Just in case…

Bob’s Rexall was across the street on the corner from Timmons but she jaywalked anyway, traffic being nearly non-existent before 10:00 downtown.  She knew she’d only taken the thirty minutes she had allowed with Marsha.  That left her at least fifteen for her errand at Bob’s.  She felt a strange lightness walking across the brick street, as if she were floating above the uneven, slightly jarring bricks that had been Main Street for as long as she could remember.  The bell tinkled cheerfully as she entered.

Walking quickly and directly to the back she met Bob at the pickup window.

“Oh, hi, Nancy, how are you?”

Bob was always so cheerful, probably had to be in his line of work.

“Good, Bob, you?  Pick up two prescriptions for me.”

“Sure thing, Nancy.”

He reached back to the small set of shelves behind him.

“Looks like one new one for you, Somnamulin.  Any questions on that one?  There’s some big contraindications with particular conditions.”

“No, Bob.  Doctor Murphy and I discussed those in depth.  I’m good.”

“Okay, the total comes to $3.89, then.”

She fished a five out of her wallet she had retrieved from her purse.

“Okay, out of five.  Change would be $1.11.  You have a great day, Nancy.”

“You too, Bob.”

She stuffed the small white sack into her purse and turned toward the front of the store realizing she had at least 10 minutes to kill before Bill might be back to pick her up.  The man was rarely where he said he was going to be when he said he was going be there.  She absentmindedly picked up a small glass and filled it at the soda fountain.  Two Diet Cokes in one morning; she’d be wired until supper.  She settled into one of the three small booths up front after paying the cashier and surveyed the inside of the drugstore.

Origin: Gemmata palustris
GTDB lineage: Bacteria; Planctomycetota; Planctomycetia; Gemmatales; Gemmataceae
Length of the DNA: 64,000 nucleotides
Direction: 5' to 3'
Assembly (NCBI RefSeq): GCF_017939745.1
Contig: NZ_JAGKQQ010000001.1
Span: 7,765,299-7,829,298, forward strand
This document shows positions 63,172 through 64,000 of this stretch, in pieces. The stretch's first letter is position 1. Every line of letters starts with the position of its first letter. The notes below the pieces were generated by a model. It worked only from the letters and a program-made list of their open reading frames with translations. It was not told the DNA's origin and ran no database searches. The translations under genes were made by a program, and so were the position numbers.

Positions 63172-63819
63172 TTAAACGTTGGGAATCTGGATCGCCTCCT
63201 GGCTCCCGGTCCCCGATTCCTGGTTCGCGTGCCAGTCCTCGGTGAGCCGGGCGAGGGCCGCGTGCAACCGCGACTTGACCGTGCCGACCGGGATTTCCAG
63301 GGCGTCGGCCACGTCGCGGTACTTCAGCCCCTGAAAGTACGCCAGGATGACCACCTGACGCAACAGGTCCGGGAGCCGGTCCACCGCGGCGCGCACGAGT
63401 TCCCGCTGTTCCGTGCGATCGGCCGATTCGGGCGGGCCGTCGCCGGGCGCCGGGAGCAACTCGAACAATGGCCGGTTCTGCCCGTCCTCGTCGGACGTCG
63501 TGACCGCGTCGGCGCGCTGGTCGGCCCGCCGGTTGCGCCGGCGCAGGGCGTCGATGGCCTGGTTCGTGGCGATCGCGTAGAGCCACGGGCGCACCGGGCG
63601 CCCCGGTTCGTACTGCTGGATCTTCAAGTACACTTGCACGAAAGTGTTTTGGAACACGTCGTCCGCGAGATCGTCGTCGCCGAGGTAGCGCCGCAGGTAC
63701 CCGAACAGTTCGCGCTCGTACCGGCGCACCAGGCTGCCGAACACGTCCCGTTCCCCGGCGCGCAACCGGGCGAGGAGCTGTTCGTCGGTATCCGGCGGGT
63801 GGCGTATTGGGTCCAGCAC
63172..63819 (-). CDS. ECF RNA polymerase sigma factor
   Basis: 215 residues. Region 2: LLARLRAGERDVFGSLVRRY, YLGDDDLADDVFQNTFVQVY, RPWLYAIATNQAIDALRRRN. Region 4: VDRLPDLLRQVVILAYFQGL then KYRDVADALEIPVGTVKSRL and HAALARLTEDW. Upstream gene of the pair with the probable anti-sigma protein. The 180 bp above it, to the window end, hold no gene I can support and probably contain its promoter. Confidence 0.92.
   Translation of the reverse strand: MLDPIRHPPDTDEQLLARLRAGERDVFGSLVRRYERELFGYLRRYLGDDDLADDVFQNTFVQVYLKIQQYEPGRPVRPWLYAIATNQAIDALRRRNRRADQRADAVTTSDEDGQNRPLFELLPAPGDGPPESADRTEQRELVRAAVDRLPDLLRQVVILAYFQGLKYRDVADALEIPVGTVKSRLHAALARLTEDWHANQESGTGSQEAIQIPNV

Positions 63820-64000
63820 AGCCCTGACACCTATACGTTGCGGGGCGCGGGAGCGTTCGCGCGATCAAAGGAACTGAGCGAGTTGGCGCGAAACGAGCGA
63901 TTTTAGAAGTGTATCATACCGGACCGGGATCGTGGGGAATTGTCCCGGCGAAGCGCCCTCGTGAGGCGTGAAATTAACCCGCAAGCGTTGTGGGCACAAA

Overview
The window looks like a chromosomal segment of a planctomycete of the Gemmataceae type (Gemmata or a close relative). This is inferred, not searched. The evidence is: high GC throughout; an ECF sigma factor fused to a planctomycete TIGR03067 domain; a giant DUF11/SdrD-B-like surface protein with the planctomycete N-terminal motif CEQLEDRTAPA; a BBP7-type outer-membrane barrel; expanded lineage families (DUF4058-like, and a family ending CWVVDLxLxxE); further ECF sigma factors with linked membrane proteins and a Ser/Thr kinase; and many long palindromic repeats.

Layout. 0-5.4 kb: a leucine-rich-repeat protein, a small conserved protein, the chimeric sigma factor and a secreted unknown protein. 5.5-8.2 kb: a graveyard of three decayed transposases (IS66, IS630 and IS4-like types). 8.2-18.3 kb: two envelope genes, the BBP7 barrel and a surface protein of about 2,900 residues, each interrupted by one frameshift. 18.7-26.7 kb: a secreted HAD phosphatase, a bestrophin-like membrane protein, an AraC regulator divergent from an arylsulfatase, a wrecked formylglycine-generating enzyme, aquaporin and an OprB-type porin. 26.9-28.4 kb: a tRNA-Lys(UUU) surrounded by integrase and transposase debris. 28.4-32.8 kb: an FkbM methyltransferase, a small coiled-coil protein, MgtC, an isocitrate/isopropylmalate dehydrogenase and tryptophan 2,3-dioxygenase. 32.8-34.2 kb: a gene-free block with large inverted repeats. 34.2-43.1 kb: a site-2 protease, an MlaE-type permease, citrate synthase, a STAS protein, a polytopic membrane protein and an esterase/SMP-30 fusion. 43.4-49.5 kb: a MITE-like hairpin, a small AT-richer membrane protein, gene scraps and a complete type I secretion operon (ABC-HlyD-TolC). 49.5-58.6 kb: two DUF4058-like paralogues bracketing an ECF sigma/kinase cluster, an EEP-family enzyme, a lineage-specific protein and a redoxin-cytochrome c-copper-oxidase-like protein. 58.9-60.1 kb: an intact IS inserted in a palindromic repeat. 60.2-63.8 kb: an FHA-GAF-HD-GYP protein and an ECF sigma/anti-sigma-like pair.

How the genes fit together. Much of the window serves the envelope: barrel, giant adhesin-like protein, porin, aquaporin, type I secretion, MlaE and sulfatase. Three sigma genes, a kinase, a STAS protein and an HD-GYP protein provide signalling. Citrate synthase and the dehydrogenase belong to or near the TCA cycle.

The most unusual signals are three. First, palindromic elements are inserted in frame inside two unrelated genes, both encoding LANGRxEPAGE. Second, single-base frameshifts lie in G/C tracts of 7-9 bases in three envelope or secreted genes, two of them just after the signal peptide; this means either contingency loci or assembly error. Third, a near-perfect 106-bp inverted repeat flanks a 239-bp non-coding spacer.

It had been an anchor, a landmark since before she was a little girl and some of the fixtures were testament to that fact.  Some appeared to pre-date the stone age and yet these were intermixed with some of the newest marketing material for everything from iPhones to drugs.  The bright yellow flyer for Somnamulin caught her eye.  It touted its benefits to help you sleep without grogginess the next morning, its non-addictive nature and of course the lightly-presented advice to consult your doctor before taking it.  The small, illegible print (at least to her old eyes) no doubt carried the warnings which included the strong wording to not take the drug if you had heart disease or had experienced a heart attack.  She and Doc Murphy had discussed that in detail when she had asked for it at her last visit.  He was very clear about the risks in that regard.  At the time she had paused as if mulling the risks for her personally but in the end it hadn’t stopped her from insisting on it.

Murphy was Bill’s doctor too but she knew the laws prohibited him from discussing his conditions or history with her.  She weighed his words as he spoke to see if he was in effect trying to imply a greater level of caution be exercised in her household in general.  He needn’t have done so.  She had Shirley Tate to thank for her information.  Shirley had been a nurse in the E.R. in their little hospital almost since it had been built in the late 70’s.  Out of town or not, she knew what went on in their little ‘burg.

It was nearly time for Bill to arrive so she grabbed her cup and headed toward the door.

“Have a good day, ma’am.”

“You too, young lady” she replied to the clerk behind the counter.